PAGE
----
Llandeilo Tal y Bont – St Teilo’s Church


   Church of St. Teilo was built in the late 12th or early 13th century, originally on the River Loughor in Glamorgan. Its construction may have been related to the wood and earth castle (motte) of the knight Hugh de Meules, captured by the Welsh in 1215. The church served for the local parish regularly until 1852, when it was replaced by a newer building in nearby Pontarddulais. In the following years, it was used occasionally until it was completely closed in 1973. This led to the rapidly progressing degradation of the monument, which was saved due to the discovery of wall paintings under the layers of plaster. Thanks to this, it was decided to dismantle the church and move it to the open-air museum in St Fagans, where after 1985 the appearance of the building from the 16th century was carefully recreated, including the late Gothic paintings.


   The church was originally built at a crossing at the bend of the Loughor River, in area that was marshy and swampy in the Middle Ages, near an Anglo-Norman motte built on the opposite side of the river. There could also have been a small settlement next to the church, on the bridgehead, benefiting from the location on an important route, already used by the Romans from the nearby fort of Leucarum.
   The oldest element of the church was the rectangular nave and the only slightly narrower, short, almost square chancel on the eastern side. In the 14th century, chapels were added on the northern and southern sides. The southern one was removed when, at the turn of the 14th and 15th centuries, the church was enlarged from the south by a new aisle with a width similar to the old one and a length slightly smaller than the entire church. On the western side, the wall of the new aisle was in line with the old nave, while in the east, the southern aisle formed a step from the chancel. The original southern wall of the old nave was then replaced with two arcades, with the third arcade was opened in the chancel wall. In addition, the eastern wall of the chancel was rebuilt.
   The original entrance to the nave was from the west. After the southern aisle was built, it was partially bricked up (the upper part was used to create a window), and in the western part of the southern wall in front of the new entrance, a four-sided, slightly trapezoidal porch was created. Apart from the entrance portal, the walls of the church were pierced with windows, originally probably small, splayed towards the interior. In the late Gothic period, all windows were transformed, mostly into two-light, pointed openings with cinquefoil tracery, surrounded by eaves cornices with bent ends.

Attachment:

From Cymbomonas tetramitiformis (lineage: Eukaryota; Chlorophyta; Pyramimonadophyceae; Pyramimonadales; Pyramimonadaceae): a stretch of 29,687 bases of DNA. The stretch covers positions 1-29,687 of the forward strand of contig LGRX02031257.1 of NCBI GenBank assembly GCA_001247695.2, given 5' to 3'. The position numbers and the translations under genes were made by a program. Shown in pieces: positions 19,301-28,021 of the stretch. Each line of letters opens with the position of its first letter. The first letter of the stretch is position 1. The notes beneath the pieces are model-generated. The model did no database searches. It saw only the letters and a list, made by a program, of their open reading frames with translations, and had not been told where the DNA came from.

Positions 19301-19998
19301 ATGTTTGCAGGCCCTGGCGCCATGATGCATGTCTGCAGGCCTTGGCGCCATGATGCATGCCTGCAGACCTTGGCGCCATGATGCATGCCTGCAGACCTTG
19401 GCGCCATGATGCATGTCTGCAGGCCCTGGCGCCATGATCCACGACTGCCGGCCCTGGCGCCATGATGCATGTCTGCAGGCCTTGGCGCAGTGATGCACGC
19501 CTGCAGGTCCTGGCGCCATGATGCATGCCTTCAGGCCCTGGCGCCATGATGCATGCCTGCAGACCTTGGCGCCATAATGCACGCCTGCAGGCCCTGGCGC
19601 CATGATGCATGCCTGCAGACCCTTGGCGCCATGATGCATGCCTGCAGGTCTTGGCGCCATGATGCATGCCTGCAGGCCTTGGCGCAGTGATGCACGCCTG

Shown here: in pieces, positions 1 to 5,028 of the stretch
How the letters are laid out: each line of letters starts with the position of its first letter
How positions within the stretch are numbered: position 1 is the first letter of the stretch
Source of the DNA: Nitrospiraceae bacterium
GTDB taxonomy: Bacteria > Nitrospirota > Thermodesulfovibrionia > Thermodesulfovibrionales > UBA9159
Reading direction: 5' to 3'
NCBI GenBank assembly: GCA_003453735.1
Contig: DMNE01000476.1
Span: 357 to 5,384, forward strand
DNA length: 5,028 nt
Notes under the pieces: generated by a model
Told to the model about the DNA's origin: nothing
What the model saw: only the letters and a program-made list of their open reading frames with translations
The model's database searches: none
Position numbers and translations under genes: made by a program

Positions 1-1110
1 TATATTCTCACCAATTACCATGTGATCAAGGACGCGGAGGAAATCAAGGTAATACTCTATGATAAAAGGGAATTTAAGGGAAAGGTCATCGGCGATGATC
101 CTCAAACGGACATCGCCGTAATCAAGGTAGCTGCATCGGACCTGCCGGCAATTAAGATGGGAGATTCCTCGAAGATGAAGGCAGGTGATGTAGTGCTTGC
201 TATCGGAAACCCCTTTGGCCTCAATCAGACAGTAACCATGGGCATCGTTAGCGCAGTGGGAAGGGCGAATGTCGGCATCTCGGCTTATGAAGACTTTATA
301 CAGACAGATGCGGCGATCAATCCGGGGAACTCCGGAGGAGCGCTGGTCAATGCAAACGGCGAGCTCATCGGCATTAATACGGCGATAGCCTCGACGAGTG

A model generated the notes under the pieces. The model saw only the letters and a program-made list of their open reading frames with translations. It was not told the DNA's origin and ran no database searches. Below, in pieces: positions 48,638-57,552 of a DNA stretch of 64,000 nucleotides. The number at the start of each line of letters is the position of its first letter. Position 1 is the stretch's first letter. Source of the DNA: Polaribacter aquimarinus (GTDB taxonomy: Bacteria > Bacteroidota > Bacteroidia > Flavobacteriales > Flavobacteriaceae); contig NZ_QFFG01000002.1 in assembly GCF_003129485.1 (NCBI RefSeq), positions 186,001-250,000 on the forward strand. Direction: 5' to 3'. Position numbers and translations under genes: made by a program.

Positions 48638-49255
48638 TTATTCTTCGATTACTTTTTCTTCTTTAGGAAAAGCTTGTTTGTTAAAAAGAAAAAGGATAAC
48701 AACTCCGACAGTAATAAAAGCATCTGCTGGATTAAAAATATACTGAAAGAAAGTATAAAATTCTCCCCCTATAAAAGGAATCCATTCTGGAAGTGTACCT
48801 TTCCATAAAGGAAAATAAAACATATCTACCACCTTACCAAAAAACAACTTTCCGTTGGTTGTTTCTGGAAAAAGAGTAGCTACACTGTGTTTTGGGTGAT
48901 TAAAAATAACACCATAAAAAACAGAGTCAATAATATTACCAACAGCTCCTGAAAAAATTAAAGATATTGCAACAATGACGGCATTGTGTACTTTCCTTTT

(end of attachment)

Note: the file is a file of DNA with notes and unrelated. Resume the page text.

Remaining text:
The interior of the oldest part of the church was divided by a semicircular rood arcade at the junction of the nave and the chancel. Just in front of it, in the nave, there was a wooden screen with stairs leading to the first floor in the thickness of the northern wall. After the aisle was built, a diagonal passage was created in the wall on the southern side of the rood arcade, allowing the people from the aisle to see the priest in the chancel. The connection between the nave and aisle was by the above-mentioned three arcades with semicircular finials, supported by massive pillars created from the former perimeter wall of the church. At the beginning of the 15th century, the interior of the church was decorated with wall paintings centered around the figure of Saint Catherine. At the turn of the 15th and 16th centuries, the building was repainted, this time with a series of scenes of the Passion of Christ and figures of saints on the walls.

Current state

   Today the church is in a new location in the St Fagans open-air museum, where it has been carefully restored using original elements. Even the wall polychromes, reflecting the decor of the late medieval temple, have been reconstructed. The oldest preserved element of the church’s furnishings is a stone baptismal font, which probably dates back to the 13th century. The wooden ceiling is a typical example of a 15th-century roof truss with horizontal collar beams. In the original site on the River Loughor, all that remains are the unused, covered with grass stones of the lower parts of the walls, and the wall surrounding the former cemetery.

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Davis P.R., Lloyd-Fern S., Lost churches of Wales & the Marches, Wolfeboro Falls 1991.

Salter M., The old parish churches of Gwent, Glamorgan & Gower, Malvern 2002.